Trump Is Not the Worst Thing in the World
I have a friend who thinks that Trump is the worst thing in the world.
That's why my friend is so intent on beating Trump. He'll do anything to beat Trump. In his view, as long as we beat Trump, the world gets better.
This is not just bad thinking, it's dangerous.
Obviously no one thinks I'm for Trump; nor would I minimize the damage that Trump's administration has done to our civic institutions. On the contrary, democracy in America is in big trouble -- Red Alert! Battle Stations! All Hands on Deck!
But if we are going to fight a war, the first thing we must do is to correctly identify the enemy. Then, we need a good plan to win.
Declaring Trump the enemy and simply replacing him with "any functioning adult," as the bumper sticker goes, will most likely make things worse, not better.
Actually, in the short term, "any functioning adult" will make things at least slightly better.
But if we do not address the root causes of our current situation, and we do not defeat our true enemy, then the root causes will continue to fester, and our true enemy will strengthen, and in the long run things will get worse, not better.
Those who are older recognize the pattern. Things were bad with Nixon, much worse with Reagan, even more worse again with GWBush, and far, far worse with Trump. Each wave of conservatism destroyed civic norms in ways that had previously seemed unthinkable.
And, unfortunately, my friend is demonstrably wrong that Trump is the worst thing in the world.
You don't even have to go back to Hitler. Consider Pinochet in Chile; Suharto in Indonesia; Bolsonaro in Brazil; Duterte in the Phillipines; El Salvador's death squads. Authoritarian governments that kill their own citizens are common enough. The only things preventing the United States from becoming the worst kind of tyranny are civic and democratic norms, such as the Senate's willingness to condemn lawless behavior from a President -- the very norms that are under attack right now.
Trump's ascent heralds the collapse of democratic norms in America.
But Trump didn't cause the collapse of those norms; he's not smart enough or competent enough to engineer something like that. Instead, Trump is a symptom of that collapse.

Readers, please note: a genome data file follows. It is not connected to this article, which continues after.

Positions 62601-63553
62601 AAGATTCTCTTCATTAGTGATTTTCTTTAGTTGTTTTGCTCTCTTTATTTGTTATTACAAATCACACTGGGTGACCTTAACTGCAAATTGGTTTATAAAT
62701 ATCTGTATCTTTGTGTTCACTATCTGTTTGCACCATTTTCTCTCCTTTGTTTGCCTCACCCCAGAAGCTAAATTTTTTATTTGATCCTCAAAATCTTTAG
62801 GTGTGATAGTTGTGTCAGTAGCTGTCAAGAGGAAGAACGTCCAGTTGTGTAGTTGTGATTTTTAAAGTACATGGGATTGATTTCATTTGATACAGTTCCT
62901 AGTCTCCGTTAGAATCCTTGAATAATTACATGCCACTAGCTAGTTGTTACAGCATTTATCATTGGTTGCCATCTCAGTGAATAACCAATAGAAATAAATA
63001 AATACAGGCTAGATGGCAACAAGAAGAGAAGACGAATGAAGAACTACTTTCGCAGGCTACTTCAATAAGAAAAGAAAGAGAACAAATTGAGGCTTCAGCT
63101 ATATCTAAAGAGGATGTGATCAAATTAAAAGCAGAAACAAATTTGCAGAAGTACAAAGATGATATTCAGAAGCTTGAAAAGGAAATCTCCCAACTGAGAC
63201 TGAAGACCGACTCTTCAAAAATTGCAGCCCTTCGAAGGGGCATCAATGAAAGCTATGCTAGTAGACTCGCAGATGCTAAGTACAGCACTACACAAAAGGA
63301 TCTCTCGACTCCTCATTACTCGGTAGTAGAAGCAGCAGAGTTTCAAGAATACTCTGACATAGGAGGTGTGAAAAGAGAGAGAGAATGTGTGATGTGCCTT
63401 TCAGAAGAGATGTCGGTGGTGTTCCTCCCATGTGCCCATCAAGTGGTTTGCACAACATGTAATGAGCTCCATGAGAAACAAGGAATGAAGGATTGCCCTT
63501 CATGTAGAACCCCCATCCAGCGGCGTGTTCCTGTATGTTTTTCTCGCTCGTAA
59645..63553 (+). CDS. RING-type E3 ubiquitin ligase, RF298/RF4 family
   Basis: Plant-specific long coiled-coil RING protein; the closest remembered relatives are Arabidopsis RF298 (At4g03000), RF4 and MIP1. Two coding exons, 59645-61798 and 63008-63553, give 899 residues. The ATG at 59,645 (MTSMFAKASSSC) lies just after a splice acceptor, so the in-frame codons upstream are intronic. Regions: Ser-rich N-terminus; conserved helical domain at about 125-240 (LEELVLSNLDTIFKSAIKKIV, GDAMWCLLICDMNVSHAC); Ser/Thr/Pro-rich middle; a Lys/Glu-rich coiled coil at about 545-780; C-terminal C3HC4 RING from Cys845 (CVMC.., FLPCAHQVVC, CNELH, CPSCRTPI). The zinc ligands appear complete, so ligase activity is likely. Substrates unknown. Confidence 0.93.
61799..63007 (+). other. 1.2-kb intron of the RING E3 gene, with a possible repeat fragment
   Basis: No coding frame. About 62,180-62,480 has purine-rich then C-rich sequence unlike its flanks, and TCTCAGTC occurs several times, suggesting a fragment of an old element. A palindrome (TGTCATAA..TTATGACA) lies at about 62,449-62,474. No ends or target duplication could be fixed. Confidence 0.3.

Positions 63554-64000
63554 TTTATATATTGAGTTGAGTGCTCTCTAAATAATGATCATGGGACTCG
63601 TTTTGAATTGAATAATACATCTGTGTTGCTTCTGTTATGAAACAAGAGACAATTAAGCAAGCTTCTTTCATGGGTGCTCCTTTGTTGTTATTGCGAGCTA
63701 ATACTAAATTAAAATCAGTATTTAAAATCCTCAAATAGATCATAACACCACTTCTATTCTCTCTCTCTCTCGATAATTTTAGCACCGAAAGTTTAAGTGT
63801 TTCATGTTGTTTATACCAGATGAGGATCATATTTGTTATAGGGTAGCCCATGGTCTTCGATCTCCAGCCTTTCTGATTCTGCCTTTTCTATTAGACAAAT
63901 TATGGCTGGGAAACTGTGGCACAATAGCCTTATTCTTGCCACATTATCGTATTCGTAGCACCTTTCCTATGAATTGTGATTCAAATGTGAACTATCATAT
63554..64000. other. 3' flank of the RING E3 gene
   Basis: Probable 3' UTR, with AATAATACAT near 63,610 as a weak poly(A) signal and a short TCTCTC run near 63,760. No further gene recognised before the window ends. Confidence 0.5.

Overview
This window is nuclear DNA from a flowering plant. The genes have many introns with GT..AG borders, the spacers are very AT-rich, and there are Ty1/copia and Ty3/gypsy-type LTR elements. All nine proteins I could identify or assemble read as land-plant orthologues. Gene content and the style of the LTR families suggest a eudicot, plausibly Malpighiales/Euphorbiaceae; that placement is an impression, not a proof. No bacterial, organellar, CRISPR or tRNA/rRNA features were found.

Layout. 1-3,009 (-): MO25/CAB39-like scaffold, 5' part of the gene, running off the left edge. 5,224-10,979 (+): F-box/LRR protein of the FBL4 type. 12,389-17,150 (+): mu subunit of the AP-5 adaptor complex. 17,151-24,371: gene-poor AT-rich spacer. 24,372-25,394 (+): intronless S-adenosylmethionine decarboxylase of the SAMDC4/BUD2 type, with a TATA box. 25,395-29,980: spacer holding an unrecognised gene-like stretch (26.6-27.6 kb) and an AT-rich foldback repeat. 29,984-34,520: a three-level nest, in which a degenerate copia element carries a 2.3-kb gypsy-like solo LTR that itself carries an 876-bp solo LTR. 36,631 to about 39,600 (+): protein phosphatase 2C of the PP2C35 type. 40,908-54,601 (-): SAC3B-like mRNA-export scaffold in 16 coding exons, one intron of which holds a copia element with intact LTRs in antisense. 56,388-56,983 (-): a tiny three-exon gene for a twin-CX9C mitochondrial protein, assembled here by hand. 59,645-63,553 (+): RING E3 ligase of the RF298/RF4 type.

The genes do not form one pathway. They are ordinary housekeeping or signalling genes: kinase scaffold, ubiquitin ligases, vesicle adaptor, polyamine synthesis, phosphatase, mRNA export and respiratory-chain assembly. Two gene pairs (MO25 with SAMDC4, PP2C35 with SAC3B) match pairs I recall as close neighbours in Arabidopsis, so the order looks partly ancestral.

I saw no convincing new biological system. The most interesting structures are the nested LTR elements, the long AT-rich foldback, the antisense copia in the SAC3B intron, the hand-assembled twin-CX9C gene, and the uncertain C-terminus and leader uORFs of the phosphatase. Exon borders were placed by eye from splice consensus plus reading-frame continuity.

And what comes after the collapse of democratic norms in America, if the collapse becomes complete, will be much worse than Trump. More lawless, more violent, more effective, more destructive of human rights -- and for those who survive, much scarier.
My mistaken friend seems to think he is living in Nazi Germany -- the one where death camps are filled with political enemies. He is not. He is living in the years before Hitler took power. He is witnessing the kind of conditions that allowed fascism to take complete control of Germany's government.
If, instead of Hitler being appointed Chancellor of Germany in 1933, "any functioning adult" had been selected, that would not have tamed the forces that Hitler whipped up and rode. Indeed, it would hardly have even slowed Hitler down.
So when I hear my friend say that Trump is the enemy and it doesn't matter much who replaces him, I feel a good bit of fear for our future.
Unless we replace Trump with someone capable of bringing both economic and political balance to a country that has been destabilized by economic inequality and by the erosion of political norms, and someone who is ALSO capable of taming the political forces that nourish Trump -- taming the forces that would groom and feed a successor to Trump -- then replacing Trump with just anyone will only make a little difference in the short run and could make things even worse after that.
When I talk about "the political forces that nourish and feed Trump," I do not mean anything mysterious.
In the 19th Century they were called "Robber Barons." Franklin Roosevelt called them "Economic Royalists." C. Wright Mills called them "The Power Elite." Later, they were just "The Establishment." Bernie Sanders calls them "the one percent," and challenges citizens to take on the greed and corruption of powerful industries like fossil fuel, finance, insurance, the military industrial complex, the prison industrial complex, and the drug companies.
The billionaires who shower endless "dark money" on Republican puppets who subvert the public interest did not choose Trump because he is stupid, unpredictable, and difficult to control. But because the Republican Party was too incompetent to win its own primary election, Trump snuck in. And the billionaires quickly determined that Trump could nonetheless be a useful idiot through whom they could not only ram their agenda, but even accelerate it. And they did.